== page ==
thu 24/05/2018

I'm With Her, Bush Hall review - folk supergroup debut album to treasure | reviews, news & interviews

I'm With Her, Bush Hall review - folk supergroup debut album to treasure

I'm With Her, Bush Hall review - folk supergroup debut album to treasure

Four years after their first impromtu performance, the trio launch See You Around

Three women, one folk supergroup: Sara Watkins, Sarah Jarosz and Aoife O'Donovan

Fresh from Celtic Connections in Glasgow, I’m With Her stepped out at Bush Hall in west London for their only England date before embarking on a major US tour. Sarah Jarosz, who plays guitar, banjo and mandolin, Aoife O’Donovan, guitar, and Sara Watkins, a mean fiddler, are being described as “a folk supergroup” – and seeing, and hearing, is indeed believing. It’s no hype: these three thirtysomething women, each with their own successful solo career, make a beautiful noise.

The concert was sadly short, little more than an hour, and served as a showcase for I’m With Her’s debut album, See You Around, recorded at Peter Gabriel’s Real World Studios near Bath with Ethan Johns producing. It’s out from Rounder Records on 16 February. Order it now, because listening to it will warm you from the inside. This is unplugged Americana at its finest – perfect harmonies, beautiful instrumental work. Music from the heart by real musicians who need no studio trickery to make them sound good.

Each of the women has a formidable CV that features solo albums and a variety of collaborations – O’Donovan has performed with the Boston Pops and the Utah Symphony Orchestra and the Dave Douglas Quintet in addition to many rootsier collaborations, which include Crooked Still. Watkins is a founder member of Nickel Creek. Jarosz, who studied at the New England Conservatory of Music, garnered a Grammy nomination with her debut album. They came together by chance, an impromptu performance at the Telluride Bluegrass Festival in 2014 after years of crossing paths.

Of the 12 tracks on See You Around all but one are originals, the work on them begun “in an AirBnB in LA” and finished some time later in a house in Vermont. The exception is a Gillian Welch number, “Hundred Miles”, previously unreleased. The album is a keeper, drawing you in with its purity and honesty and spun-gold beauty – sounds I'm With Her were easily able to replicate on stage.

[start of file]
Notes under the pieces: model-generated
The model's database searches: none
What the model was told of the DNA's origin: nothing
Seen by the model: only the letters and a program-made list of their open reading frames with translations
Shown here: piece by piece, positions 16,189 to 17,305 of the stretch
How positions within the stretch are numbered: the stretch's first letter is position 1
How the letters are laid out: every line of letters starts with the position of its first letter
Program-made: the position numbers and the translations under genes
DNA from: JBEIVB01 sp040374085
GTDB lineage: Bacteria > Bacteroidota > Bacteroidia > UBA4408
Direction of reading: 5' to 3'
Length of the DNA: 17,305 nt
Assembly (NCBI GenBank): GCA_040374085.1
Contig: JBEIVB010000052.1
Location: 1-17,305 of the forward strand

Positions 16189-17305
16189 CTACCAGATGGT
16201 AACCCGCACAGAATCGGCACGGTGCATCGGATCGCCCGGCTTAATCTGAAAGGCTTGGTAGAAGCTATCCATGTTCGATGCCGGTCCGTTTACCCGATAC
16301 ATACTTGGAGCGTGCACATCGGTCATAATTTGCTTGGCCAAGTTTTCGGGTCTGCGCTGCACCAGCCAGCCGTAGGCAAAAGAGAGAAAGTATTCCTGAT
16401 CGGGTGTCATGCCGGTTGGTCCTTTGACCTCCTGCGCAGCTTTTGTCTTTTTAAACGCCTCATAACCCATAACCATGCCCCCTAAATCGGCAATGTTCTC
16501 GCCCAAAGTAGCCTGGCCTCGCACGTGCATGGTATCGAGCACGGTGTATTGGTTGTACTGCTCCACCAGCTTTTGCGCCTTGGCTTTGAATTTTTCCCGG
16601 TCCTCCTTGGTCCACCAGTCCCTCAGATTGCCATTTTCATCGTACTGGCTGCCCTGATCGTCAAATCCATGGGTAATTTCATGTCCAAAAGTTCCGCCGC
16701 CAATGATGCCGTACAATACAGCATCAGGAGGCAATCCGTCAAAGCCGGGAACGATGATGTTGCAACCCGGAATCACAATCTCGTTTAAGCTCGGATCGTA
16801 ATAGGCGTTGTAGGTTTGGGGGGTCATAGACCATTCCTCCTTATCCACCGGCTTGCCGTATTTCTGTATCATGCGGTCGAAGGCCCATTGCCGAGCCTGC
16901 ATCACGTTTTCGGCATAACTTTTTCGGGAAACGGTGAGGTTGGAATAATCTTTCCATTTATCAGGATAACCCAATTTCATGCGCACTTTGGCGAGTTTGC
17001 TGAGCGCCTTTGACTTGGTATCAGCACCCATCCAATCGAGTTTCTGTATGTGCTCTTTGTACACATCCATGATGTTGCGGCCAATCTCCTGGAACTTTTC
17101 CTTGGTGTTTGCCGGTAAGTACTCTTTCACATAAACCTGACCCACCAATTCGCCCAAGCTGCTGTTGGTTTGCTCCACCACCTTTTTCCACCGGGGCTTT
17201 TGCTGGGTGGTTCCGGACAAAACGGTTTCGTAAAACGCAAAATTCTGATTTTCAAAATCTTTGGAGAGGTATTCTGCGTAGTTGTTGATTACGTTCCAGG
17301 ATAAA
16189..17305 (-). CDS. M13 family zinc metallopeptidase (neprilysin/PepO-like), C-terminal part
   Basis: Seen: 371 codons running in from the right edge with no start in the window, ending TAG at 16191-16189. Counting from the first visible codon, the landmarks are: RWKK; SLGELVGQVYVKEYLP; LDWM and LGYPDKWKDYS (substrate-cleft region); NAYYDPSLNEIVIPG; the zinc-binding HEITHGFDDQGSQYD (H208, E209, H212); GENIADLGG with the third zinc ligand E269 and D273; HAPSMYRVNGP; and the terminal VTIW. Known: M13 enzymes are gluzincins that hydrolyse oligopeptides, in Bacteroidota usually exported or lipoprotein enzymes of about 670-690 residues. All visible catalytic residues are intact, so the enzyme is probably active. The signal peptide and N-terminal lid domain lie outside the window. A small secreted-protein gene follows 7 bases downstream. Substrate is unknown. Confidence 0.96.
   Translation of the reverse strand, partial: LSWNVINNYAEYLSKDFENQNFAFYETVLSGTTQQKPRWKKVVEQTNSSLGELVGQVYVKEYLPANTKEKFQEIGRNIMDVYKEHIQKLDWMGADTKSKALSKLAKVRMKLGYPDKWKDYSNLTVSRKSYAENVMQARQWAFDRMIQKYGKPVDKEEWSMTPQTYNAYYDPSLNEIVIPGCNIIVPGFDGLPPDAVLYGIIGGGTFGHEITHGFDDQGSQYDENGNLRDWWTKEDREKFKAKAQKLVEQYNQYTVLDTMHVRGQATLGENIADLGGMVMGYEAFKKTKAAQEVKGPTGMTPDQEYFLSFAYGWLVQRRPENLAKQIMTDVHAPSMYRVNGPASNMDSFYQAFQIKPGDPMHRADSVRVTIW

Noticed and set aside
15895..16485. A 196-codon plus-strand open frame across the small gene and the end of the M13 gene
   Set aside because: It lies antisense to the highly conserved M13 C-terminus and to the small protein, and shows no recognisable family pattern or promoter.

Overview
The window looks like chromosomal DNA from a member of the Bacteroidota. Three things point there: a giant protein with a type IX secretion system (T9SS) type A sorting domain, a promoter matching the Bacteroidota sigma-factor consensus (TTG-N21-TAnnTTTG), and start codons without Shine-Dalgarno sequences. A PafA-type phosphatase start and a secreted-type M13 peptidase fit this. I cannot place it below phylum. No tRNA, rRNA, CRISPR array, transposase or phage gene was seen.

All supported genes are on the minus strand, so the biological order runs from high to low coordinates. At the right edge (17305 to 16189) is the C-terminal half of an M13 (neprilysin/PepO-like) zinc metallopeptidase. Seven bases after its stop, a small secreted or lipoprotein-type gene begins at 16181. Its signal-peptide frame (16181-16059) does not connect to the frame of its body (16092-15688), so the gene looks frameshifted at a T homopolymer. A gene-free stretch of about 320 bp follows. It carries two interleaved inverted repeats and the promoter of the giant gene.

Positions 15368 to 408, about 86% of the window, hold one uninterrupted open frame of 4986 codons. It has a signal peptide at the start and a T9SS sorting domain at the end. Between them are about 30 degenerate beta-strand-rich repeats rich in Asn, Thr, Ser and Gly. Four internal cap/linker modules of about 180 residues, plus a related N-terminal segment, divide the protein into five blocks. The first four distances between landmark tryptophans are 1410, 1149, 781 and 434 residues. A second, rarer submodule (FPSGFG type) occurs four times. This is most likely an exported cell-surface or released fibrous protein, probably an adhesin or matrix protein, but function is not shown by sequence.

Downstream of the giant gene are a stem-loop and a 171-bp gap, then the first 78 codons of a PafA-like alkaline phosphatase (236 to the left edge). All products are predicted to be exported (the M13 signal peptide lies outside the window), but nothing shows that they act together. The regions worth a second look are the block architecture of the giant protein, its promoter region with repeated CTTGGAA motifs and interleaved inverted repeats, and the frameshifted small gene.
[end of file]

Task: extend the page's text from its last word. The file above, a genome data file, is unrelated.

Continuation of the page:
Individually and collectively, I’m With Her work at the crossroads of country, folk, gospel and bluegrass. Their voices blend and entwine effortlessly, matching one another breath for breath, which was especially noticeable in the a cappella moments such as “Be My Husband”, accompanied only by foot-stamping and syncopated handclaps. The lazy, bluesy “Under the Apple Tree” featured the sort of close-harmony singing that can break your heart and which those gathered round the wireless listening to the Grande Ole Opry would have heard back in the day – what Emmylou Harris has called “the feeling of the living room”.

As their forebears did on stage at the Ryman half a century ago, the three women share one (retro-looking) mic, an intimate grouping that enables each of them to watch the others carefully, interacting and picking up cues that are lost when musicians stand in a line looking out at the audience.  O’Donovan, Watkins and Jarosz are tight, musically and physically – in constant eye-contact with one another, stepping up or stepping back, depending on what’s required, their choreography answering only to the exigencies of the music. They smile, laugh with each other and joke with the audience between songs (playlists are “too millennial”), and clearly love every moment of their time together on stage. Such joy communicates to the audience.

While See You Around demonstrates I’m With Her’s collective song-writing talent, it would be wonderful if they would record some of the classics they perform at festivals and which can be found on YouTube – “The Darkest Hour” and “Adieu False Lover” for example, or the call-and-response of “Lord, Lead Me On”. Such songs were covered by Dolly Parton, Linda Ronstadt and Harris, a country super-group (you might say) who came together to record Trio, a collection of standards that’s worn well and which has recently been remastered. I’m With Her could even surpass them – and they’d have little or no need of studio musicians to support them.

For now there’s just this one album. Buy it and savour the sounds of truly high-calibre singer-songwriters and musicians – and book early for I’m With Her’s late spring UK tour. Once bitten forever smitten.

Liz Thomson's website

Their voices blend and entwine effortlessly, matching one another breath for breath

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Average: 5 (1 vote)

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